Treatment and secondary prevention effects of the probiotics Lactobacillus paracasei or Bifidobacterium lactis on early infant eczema: randomized controlled trial with follow-up until age 3 years
Article first published online: 18 OCT 2011
© 2011 Blackwell Publishing Ltd
Clinical & Experimental Allergy
Volume 42, Issue 1, pages 112–122, January 2012
How to Cite
- Issue published online: 27 DEC 2011
- Article first published online: 18 OCT 2011
- Manuscript Accepted: 12 AUG 2011
- Manuscript Revised: 25 JUL 2011
- Manuscript Received: 20 JUN 2011
- Nestec Ltd
- Pharmacia Diagnostics
- Department of Clinical Biochemistry, Royal Manchester Children's Hospital
- North West Lung Research Centre Endowment Fund
- Nestec Ltd.
- allergic disease;
- quality of life;
- randomized double-blind placebo-controlled trial
Allergic disease has been associated with altered intestinal microbiota. Therefore, probiotics have been suggested as a potential treatment for eczema.
We investigated whether dietary supplementation of infants with eczema at age 3–6 months with Lactobacillus paracaseiCNCM I-2116 or Bifidobacterium lactisCNCM I-3446 had a treatment effect or altered allergic disease progression.
Primary outcome included eczema severity (SCORing Atopic Dermatitis, SCORAD) 3 months post-randomization. Secondary: SCORAD (other visits); infant dermatitis quality of life (IDQoL); gastrointestinal permeability; urinary eosinophilic protein X; allergen-sensitization; allergic symptoms (age 12, 18, 36 months). A total of 208 infants aged 3–6 months with physician-diagnosed eczema were recruited; 137/208 (SCORAD≥10, consuming ≥200 mL standard formula/day) were randomized to daily supplements containing L. paracasei or B. lactis or placebo for a 3-month period, while receiving extensively hydrolysed whey-formula (dairy-free diet). There were two open observational groups, one group exclusively breastfed (n = 22) and the other, standard formula-fed (n = 49). Trial number: ISRCTN41490500.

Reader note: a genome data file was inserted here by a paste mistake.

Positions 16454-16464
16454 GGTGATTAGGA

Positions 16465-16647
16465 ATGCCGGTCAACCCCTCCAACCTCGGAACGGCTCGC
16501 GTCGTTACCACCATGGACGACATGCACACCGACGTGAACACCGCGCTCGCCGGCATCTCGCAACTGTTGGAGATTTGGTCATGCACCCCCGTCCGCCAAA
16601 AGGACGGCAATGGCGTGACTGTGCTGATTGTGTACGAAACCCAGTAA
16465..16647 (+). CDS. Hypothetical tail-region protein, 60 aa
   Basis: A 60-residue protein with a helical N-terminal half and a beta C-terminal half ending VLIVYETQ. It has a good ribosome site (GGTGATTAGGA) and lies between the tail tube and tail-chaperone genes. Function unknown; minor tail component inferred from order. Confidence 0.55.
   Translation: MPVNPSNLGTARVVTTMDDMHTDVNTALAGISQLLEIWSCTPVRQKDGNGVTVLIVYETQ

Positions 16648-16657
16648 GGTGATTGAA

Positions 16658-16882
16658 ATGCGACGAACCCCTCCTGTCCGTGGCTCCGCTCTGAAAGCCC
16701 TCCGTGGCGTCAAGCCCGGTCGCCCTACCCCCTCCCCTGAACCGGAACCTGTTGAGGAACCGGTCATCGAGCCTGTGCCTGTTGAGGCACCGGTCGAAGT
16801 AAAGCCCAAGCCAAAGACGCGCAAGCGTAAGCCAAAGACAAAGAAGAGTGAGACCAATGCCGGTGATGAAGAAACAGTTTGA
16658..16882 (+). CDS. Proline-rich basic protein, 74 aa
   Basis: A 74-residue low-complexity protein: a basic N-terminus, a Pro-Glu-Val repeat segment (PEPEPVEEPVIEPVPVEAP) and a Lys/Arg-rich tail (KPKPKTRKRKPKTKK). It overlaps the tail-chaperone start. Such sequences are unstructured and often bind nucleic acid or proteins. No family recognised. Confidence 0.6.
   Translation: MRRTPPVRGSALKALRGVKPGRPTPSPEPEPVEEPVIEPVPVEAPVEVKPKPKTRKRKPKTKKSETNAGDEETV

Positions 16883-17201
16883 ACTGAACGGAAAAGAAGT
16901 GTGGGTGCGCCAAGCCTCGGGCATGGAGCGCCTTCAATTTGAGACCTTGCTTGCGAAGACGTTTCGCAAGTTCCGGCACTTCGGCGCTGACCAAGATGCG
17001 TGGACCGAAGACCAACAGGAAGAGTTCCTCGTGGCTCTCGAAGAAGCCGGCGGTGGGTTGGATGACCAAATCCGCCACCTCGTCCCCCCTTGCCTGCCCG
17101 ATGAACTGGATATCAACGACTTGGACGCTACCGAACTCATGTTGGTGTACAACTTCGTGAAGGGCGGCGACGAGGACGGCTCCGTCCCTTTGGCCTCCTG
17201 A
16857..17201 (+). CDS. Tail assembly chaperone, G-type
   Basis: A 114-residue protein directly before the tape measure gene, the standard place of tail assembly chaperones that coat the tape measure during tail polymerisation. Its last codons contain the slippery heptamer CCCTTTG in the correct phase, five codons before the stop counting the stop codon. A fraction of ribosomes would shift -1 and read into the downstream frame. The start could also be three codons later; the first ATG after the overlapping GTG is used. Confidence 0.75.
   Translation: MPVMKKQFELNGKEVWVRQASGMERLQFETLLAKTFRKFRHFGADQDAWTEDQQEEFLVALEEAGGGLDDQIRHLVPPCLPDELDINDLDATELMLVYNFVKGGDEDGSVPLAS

Eczema severity decreased significantly over time in all groups. No significant difference was observed between randomized groups after 12-week treatment-period (SCORAD-score pre-/post-intervention: B. lactis 25.9 [95% CI: 22.8–29.2] to 12.8 [9.4–16.6]; L. paracasei 25.4 [22.1–29] to 12.5 [9.2–16.4]; placebo 26.9 [23.4–30.6] to 11.8 [9.6–14.3]; P = 0.7). Results were similar when analysis was controlled for allergen-sensitization, or when only sensitized infants were analysed. No differences were found for secondary outcomes. No difference was observed in SCORAD-score between randomized and observational groups.
Conclusion and Clinical Relevance
We found no benefit from supplementation with B. lactis or L. paracasei in the treatment of eczema, when given as an adjunct to basic topical treatment, and no effect on the progression of allergic disease from age 1 to 3 years.